The Abbott Break-Up Seems To Make Sense (ABT, BIIB, BMY)

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Drug and medical stocks are not generally thought of as stocks hitting 52-week highs by the investing public.  So what about when a company decides to unlock shareholder value by breaking itself up?  Abbott Laboratories (NYSE: ABT) is company which we noted one day could become the next mega-cap ($100 billion in value), but now the company is breaking itself up into two companies.

The first bit of news is that the $1.18 EPS report was a penny ahead of expectations, but other reports were calling the earnings a miss.  The larger news is of the company’s break-up whereby it will spin off its drug unit.  Zacks has outlined its take on the break-up as well with a current “Neutral” rating

There are at least two partnerships which hang in the balance, although this should not change the relationships in any meaningful way on the surface.  Abbott has a partnership with Biogen Idec Inc. (NASDAQ: BIIB) for daclizumab (in phase III) to treat relapsing-remitting multiple sclerosis.  The candidate of elotuzumab, under development with Bristol-Myers Squibb Co. (NYSE: BMY) is in Phase III studies for multiple myeloma. We would not consider any of these partnerships as being at-risk.
After the split, Abbott will become two separate public companies: one will be focused on diversified medical products and one will focus on R&D-based pharmaceuticals.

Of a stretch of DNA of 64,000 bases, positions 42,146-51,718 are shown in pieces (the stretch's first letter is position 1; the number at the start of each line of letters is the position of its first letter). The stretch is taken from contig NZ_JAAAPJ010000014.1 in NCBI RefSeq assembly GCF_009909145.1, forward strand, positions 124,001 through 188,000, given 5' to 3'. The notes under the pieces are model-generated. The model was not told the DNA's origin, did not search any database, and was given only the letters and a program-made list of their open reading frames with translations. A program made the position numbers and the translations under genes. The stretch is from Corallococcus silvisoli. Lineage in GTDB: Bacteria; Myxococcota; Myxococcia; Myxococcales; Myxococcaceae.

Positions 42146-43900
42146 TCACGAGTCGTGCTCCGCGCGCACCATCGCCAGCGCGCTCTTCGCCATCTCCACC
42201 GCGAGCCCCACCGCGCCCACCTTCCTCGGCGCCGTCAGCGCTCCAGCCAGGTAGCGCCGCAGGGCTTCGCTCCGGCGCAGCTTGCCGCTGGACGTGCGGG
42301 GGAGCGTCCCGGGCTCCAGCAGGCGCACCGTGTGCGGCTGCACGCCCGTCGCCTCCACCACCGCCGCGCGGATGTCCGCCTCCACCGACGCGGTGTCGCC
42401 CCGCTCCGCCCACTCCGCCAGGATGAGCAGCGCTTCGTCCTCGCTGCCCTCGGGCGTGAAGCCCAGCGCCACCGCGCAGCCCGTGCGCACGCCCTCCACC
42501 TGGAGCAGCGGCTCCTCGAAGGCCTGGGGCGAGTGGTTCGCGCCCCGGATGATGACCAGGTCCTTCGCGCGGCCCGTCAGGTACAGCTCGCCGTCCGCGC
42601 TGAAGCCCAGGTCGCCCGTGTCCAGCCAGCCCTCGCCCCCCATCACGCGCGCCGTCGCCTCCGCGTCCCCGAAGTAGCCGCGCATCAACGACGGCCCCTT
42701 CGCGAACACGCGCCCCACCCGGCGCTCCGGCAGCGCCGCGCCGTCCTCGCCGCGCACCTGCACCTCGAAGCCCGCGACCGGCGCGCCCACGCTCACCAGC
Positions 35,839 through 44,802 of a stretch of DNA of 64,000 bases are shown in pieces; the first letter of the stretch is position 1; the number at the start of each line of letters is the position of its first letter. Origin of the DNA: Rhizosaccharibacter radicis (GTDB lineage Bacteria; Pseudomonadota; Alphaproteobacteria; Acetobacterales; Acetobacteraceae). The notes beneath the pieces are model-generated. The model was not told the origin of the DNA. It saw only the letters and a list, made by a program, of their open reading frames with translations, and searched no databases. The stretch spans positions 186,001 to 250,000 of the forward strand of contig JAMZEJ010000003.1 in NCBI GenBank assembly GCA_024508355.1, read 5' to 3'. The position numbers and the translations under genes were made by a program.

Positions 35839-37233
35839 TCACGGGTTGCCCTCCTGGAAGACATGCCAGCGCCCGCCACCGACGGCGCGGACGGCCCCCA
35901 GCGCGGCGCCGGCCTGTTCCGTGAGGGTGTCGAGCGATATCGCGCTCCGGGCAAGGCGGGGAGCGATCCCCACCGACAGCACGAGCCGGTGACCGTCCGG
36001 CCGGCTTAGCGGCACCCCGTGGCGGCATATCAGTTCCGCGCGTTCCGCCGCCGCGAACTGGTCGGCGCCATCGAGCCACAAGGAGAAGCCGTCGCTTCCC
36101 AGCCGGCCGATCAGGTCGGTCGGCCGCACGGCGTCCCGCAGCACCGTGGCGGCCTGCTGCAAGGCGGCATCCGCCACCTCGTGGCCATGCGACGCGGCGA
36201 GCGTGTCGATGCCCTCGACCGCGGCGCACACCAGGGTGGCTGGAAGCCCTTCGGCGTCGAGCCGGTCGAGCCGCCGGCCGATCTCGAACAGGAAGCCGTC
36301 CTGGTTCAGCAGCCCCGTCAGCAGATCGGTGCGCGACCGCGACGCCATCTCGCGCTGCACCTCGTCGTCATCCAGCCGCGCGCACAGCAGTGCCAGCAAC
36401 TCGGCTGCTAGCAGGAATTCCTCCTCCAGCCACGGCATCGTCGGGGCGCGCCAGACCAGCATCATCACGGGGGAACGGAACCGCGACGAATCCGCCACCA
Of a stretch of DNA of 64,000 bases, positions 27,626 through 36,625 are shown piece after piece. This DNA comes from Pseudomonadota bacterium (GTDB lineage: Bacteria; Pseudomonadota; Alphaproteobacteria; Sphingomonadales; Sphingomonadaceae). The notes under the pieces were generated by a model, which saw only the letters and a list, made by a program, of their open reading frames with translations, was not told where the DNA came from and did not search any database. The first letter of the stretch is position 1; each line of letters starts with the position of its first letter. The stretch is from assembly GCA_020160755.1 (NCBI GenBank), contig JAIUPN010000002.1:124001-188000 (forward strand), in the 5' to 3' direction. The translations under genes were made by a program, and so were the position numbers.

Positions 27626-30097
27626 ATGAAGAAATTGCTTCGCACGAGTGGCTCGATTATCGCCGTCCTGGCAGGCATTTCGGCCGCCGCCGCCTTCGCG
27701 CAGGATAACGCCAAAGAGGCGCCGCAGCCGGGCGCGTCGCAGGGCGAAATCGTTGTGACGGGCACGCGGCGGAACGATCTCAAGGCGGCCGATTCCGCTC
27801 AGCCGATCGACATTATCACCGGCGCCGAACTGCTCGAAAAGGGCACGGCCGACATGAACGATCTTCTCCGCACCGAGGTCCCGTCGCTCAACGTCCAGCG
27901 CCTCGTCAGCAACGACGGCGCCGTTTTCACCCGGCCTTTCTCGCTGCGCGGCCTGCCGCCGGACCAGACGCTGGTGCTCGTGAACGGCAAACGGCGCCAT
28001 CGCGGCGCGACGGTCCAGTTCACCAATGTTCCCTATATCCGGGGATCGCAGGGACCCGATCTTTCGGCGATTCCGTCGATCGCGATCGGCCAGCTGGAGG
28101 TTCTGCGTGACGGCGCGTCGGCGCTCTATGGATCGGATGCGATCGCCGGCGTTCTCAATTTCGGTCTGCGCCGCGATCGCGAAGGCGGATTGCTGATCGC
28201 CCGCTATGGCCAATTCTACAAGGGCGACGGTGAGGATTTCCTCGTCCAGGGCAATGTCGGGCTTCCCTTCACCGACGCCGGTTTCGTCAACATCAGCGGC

Diversified medical products: will have an estimated $22 billion in sales and it will retain the Abbott Labs-branded generic pharmaceutical, nutrition, diagnostics, and devices operations.

R&D-based pharma: NewCo is yet to be named and sales are estimated at roughly $18 billion.  This is Abbott’s current portfolio of proprietary pharma and biologics.  Products are CReaon, Kaletra, Humira, Lupron, Synagis, and Synthroid.

The tax-free spin-off will be distributed to existing Abbott Laboratories shareholders and is slated to be completed by the end of 2012 as it wants to continue to ensure its growth strategy.

Abbott saw its shares peak in the $58 to $60 range in 2007 to 2008 and things have not yet recovered the former peak.  Still, shares did hit a 52-week high of $55.61 on Wednesday morning and the stock is currently up 4.5% at $54.83 and shares have already traded double the normal volume in less than an hour of trading.

The current consensus analyst price target one-year out from Thomson Reuters is only $58.00.  This break-up aims to go above and beyond that.